This brochure is intended to help tenants understand the eviction process if they are being evicted for nonpayment of rent. This is a general discussion and refers to Michigan cases only. For individual questions, please call an attorney or other qualified person. If you are low-income, you may qualify for free legal advice and can contact Legal Services of Southern Michigan. 

Q. How do I know if I'm being evicted and if it's for not paying my rent? 

To start an eviction, a landlord must send the tenant a notice. There are several different ways to be evicted. The type of notice that your landlord sends you will tell you why your landlord thinks he has a right to evict you. If the paper that your landlord has sent you gives you seven days to pay or move, you are being evicted for nonpayment of rent. Usually, the notice that your landlord sends will say “Demand for Possession, Non Payment of Rent” at the top but may be a simple letter stating that you have seven days in which to pay the back rent.

Q. So I've got a Demand for Possession/Nonpayment of Rent -- what happens now? 

The first thing to know is that even though your landlord has given you a Demand for Possession, you don’t have to move out right away. You have the right to a hearing, and your landlord must take you to court to evict you. If your landlord changes or threatens to change the locks, contact the police immediately. You should also call an attorney as soon as possible. A Demand for Possession is simply a seven day notice telling you that your landlord thinks you owe back rent. If you don't pay by the end of the seven day period, your landlord can take you to court.

Q. How do I know when to go to court and how much the landlord is asking in rent? 

After waiting the seven days stated in the Demand for Possession, the landlord can bring an eviction suit in district court. To begin the lawsuit, the tenant must be served with a summons and complaint. 

A summons is issued from the court. It tells you that you are being sued. It will also tell you the day and time of your hearing. You should go to the hearing even if you think you owe the money. 

The complaint should be attached to the summons. This lays out the landlord's side of the story. It will state the amount of money that your landlord thinks you owe.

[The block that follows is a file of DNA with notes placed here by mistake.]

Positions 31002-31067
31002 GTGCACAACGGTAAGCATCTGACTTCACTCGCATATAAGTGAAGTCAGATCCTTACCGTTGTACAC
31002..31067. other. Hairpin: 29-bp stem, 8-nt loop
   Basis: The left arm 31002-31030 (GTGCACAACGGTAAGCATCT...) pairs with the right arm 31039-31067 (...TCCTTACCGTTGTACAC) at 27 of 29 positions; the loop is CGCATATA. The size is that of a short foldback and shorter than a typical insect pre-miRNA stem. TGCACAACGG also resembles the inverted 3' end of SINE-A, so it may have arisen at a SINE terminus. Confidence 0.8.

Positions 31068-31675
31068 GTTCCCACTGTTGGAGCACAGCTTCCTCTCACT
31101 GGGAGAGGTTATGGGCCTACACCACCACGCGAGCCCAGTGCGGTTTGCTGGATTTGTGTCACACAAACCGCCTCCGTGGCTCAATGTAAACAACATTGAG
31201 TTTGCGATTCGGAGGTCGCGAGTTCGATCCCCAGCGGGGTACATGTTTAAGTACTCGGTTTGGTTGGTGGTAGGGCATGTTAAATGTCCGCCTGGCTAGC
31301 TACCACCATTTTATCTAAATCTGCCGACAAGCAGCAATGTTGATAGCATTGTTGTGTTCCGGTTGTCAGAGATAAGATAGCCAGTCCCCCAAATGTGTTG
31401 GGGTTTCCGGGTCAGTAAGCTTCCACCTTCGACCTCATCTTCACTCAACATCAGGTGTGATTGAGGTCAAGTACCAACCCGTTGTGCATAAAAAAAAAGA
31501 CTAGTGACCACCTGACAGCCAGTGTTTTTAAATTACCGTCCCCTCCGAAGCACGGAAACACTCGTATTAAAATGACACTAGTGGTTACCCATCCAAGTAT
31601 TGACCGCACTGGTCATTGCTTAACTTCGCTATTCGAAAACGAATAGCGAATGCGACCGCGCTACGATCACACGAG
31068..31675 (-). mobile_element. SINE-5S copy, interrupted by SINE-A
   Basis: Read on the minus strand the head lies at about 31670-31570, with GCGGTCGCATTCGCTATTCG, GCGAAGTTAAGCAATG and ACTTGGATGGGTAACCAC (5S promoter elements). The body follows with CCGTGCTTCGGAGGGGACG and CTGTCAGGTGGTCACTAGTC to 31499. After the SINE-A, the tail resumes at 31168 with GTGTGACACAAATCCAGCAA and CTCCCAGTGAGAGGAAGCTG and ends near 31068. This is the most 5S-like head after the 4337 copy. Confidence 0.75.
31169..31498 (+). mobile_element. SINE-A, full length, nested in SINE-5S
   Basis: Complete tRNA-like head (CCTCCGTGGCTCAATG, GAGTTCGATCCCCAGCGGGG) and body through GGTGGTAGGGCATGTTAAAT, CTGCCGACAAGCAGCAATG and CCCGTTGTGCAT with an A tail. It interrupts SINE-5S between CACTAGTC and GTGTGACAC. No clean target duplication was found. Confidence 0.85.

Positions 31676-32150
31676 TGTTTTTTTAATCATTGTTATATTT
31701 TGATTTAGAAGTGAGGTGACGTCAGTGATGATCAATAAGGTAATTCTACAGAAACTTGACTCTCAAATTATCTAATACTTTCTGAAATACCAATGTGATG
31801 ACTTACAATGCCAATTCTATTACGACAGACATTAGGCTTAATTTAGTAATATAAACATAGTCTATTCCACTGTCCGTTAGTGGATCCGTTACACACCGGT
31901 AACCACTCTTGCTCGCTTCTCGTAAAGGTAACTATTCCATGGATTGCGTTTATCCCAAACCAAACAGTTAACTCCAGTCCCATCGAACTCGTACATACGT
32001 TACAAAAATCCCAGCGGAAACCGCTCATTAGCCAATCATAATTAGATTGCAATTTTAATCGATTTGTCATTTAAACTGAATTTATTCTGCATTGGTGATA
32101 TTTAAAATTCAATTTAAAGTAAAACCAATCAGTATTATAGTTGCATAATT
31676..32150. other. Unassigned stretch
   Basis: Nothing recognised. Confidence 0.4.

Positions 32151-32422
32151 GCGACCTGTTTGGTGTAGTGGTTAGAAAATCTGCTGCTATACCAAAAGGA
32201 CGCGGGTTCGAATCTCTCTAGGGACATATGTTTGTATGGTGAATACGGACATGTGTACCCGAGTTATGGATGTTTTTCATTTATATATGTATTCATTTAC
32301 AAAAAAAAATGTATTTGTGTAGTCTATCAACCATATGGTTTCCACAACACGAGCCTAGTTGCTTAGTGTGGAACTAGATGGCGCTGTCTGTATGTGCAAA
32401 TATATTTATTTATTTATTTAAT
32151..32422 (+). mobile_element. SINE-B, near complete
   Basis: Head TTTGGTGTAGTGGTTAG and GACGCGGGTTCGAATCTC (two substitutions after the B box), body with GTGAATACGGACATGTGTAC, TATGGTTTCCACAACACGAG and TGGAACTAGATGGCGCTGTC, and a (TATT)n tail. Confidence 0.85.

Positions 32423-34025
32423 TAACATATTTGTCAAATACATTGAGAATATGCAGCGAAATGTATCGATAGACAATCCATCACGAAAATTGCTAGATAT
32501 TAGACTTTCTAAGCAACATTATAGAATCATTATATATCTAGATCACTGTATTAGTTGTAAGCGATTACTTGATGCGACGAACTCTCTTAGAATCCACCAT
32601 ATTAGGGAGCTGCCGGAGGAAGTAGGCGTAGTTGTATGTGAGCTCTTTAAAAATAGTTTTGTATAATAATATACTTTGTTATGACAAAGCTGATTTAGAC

Q. Well, I have a summons and complaint -- now what? 

A tenant who has a summons and complaint needs to seek help from an attorney or other qualified professional right away to help the tenant answer the complaint.

Q. Answer -- What's that? 

An answer is a piece of paper or verbal statement in court in which the tenant (you) tells his or her side of the story, including any defenses. An example of a defense is that the rent is already paid or the amount claimed is not what the tenant owes. Another possible defense is that the tenant withheld rent to force the landlord to do repairs. There are other possible defenses to evictions for nonpayment of rent. You should contact an attorney to find out what defenses, if any, you may have.

Q. What's next? 

You will have a hearing in front of a judge on the date and at the time listed on the summons. You should go to the hearing even if you and your landlord have reached an agreement. If you are not at the hearing, you can' t be sure that your landlord presented your agreement the way you wanted it or that your landlord presented any agreement at all. Get any agreement between you and your landlord in writing.

Q. What happens after the hearing? 

Well, if the court finds that you owe no money, the eviction is over and nothing further happens. If the court finds that you owe some or all of the money that your landlord is claiming, you will have ten days to pay and stay in your unit, or to move. The amount will be written on a judgment. To stay, you must pay the full amount listed on the judgment. If you pay just part of it, the landlord may still go forward with the eviction.

Q. What happens if I don't pay or move by the tenth day? 

If you don't pay or move by the tenth day, a writ of restitution can issue. This is very serious. A writ is an order from the court that gives the County Sheriff permission to physically remove the tenant and all of the tenant's possessions and place them onto the street. This can be done immediately and there is no requirement of any warning by 
the sheriff. The sheriff is not required to give you any additional time. 

Remember, this is a very general overview. For questions on your particular case, call an attorney or other qualified professional.

To learn more about housing rights in Michigan and where to get help:    

Consult the Michigantenants.org website for local housing resources and tenant counseling services. 

Consult the Michiganlegalaid.org website for legal education articles and local service information.

If you received court papers or otherwise need free or low cost legal advice:

This article appears courtesy of Legal Services of Southern Michigan